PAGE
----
Send to

Choose Destination
See comment in PubMed Commons below
Cancer. 1986 Jul 15;58(2 Suppl):541-5.

Clinical implications of oncogene activation in human neuroblastomas.


Amplification of the oncogene N-myc has been identified in almost all human neuroblastoma cell lines tested. Eighty-nine primary neuroblastomas from untreated patients were studied to determine the frequency and clinical significance of N-myc amplification. Tumor DNA was analyzed by hybridization with the radiolabeled probe pNB-1 for N-myc. Amplification (3-300 copies) of the N-myc gene was found in 34 of the 89 tumors (38%). Amplification was not found in 8 Stage I or 5 Stage IV-S tumors, but it was found in 2 of 16 with Stage II, 13 of 20 with Stage III, and 19 of 40 with Stage IV tumors (P less than 0.01). Correlation of N-myc amplification with progression-free survival (PFS) indicated that N-myc amplification was associated with a worse prognosis (P less than 0.0001). The PFS at 18 months was 70%, 30%, and 5% for patients whose tumors had 1, 3-10, and more than 10 copies, respectively. Even within individual stages, the presence of N-myc amplification correlated with rapid progression. For instance, of 16 patients with Stage II disease, the 2 with N-myc amplification developed progressive disease rapidly, whereas only 1 of 14 without amplification progressed (P = 0.03). Similarly, those with Stage III and IV disease whose tumors have multiple copies of N-myc had a substantially worse prognosis. The correlation between N-myc amplification and age at diagnosis was also analyzed. Although N-myc amplification was detected in only 4 of 28 infants less than 1 year of age, compared to 30 of 61 older patients (P less than 0.005), this difference disappeared when corrected for disease stage. The results suggest that N-myc amplification is a powerful prognostic indicator, and that this gene may play an important role in the progression of certain neuroblastomas.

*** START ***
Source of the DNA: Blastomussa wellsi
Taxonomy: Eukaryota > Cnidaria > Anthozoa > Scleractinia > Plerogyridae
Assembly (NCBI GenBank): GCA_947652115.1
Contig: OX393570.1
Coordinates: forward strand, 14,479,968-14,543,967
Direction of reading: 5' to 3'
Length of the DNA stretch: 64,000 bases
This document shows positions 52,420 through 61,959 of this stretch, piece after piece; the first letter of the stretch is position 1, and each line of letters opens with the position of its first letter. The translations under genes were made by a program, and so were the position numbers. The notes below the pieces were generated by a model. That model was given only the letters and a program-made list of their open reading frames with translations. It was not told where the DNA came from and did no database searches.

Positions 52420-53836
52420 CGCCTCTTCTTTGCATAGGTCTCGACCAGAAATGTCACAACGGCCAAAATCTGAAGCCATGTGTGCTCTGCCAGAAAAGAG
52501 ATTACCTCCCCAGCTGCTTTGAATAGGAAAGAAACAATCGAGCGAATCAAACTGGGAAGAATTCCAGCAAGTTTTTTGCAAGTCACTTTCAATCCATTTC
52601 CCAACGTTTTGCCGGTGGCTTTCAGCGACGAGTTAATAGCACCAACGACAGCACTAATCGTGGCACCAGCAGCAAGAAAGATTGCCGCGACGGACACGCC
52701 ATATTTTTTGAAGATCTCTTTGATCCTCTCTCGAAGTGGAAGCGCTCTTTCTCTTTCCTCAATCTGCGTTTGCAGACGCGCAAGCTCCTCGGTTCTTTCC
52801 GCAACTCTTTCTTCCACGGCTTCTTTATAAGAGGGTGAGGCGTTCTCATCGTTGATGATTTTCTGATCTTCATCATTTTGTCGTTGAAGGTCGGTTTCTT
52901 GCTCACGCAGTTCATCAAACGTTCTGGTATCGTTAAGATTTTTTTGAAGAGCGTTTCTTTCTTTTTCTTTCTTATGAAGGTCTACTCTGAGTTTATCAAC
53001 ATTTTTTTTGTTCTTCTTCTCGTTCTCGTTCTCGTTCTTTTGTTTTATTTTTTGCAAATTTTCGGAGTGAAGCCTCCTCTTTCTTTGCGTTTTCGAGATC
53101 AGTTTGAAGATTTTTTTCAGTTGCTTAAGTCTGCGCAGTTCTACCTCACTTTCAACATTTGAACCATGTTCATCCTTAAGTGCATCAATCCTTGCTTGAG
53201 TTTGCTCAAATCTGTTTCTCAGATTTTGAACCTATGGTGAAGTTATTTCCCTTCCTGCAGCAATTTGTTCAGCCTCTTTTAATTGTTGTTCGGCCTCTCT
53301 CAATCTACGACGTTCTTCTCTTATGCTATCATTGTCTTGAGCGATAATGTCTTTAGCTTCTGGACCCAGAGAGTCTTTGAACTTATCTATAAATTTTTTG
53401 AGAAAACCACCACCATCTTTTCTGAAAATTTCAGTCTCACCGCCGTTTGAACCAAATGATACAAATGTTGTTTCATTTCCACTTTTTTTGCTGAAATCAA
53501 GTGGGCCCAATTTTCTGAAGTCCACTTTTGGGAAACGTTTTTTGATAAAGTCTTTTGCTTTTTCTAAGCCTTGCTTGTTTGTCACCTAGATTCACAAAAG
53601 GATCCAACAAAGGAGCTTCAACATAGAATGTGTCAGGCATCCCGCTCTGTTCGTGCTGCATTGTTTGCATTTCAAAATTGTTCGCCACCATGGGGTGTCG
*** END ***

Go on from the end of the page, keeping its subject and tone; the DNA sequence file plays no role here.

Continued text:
[Indexed for MEDLINE]
Free full text
PubMed Commons home

PubMed Commons

How to join PubMed Commons

    Supplemental Content

    Full text links

    Icon for Wiley
    Loading ...
    Support Center